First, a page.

To spot the Lyrids, find a dark sky away from light pollution and look up — ideally while lying on your back, so you don’t strain your neck. Lyrid meteors will appear to originate from a point in the sky on the border between the constellations Hercules and Lyra (home of the bright star Vega). This apparent point of origin, known as the meteor shower’s radiant, will be in the northeast after sunset and almost directly overhead in the hours before dawn. 

The radiant, or point of origin, of the Lyrid meteor shower is in the constellation Hercules, near the border with the Lyra constellation. (Image credit: SkySafari App)

Once you’ve located the radiant, don’t just stare at that spot all night. Longer streaks tend to appear farther from the shower’s radiant, so you might miss the best meteors if your eyes are glued on that singular spot all night (also, focusing on a single point in the dark for so long might strain your eyes).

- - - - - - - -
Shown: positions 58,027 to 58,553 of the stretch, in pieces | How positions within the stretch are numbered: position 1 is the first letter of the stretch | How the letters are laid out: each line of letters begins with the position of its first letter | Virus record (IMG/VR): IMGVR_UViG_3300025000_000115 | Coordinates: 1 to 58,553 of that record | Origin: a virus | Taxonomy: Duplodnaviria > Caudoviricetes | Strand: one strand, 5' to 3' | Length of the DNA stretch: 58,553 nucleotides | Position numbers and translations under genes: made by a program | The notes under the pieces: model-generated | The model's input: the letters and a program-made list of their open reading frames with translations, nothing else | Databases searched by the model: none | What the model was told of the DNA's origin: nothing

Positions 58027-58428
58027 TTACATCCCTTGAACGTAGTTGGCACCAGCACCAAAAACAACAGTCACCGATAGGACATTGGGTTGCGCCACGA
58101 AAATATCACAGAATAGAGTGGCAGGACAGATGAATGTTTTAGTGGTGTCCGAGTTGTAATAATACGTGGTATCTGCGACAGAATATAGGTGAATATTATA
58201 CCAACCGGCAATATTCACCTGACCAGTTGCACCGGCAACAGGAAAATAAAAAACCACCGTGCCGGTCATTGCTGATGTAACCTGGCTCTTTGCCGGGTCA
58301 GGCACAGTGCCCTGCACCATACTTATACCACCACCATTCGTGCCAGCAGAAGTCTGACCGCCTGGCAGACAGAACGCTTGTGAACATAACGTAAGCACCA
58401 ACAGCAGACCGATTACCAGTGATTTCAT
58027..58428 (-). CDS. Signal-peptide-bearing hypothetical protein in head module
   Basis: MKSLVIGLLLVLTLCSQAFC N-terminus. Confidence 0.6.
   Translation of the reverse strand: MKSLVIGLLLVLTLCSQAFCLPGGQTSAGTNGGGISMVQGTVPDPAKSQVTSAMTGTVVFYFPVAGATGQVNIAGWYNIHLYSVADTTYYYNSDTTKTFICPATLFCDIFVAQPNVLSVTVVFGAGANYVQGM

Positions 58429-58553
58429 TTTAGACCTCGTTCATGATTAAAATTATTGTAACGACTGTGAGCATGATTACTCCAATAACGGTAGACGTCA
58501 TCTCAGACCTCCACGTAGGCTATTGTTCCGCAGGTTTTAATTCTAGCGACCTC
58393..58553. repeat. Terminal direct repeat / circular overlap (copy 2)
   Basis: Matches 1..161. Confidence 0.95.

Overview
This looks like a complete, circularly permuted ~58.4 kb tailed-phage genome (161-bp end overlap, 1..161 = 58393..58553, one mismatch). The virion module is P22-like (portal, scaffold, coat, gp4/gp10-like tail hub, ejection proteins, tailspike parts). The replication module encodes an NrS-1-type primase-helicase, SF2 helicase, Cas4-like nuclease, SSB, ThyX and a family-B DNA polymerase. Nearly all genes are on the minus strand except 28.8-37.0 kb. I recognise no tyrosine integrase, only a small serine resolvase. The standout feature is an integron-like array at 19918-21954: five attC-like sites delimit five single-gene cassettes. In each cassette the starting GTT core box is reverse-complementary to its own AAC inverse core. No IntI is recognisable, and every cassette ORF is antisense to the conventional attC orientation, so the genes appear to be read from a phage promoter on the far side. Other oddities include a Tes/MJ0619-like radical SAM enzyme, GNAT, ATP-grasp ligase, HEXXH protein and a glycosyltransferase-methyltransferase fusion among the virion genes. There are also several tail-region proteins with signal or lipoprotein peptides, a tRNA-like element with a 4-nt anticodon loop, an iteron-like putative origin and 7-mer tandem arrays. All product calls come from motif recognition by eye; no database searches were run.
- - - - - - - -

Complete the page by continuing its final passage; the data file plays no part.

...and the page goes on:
So, since lying down on the ground is both more comfortable and will give you the best view of the entire sky, we suggest you kick back and relax to make the most of this brilliant, cosmic event.

Editor’s note: If you snap a great photo Lyrid meteor shower that you’d like to share for a possible story or image gallery, send photos, comments and your name and observing location to spacephotos@space.com.

Email Hanneke Weitering at hweitering@space.com or follow her @hannekescience. Follow us on Twitter @Spacedotcom and on Facebook.

 

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What to expect from the ECB today [Video] – FXStreet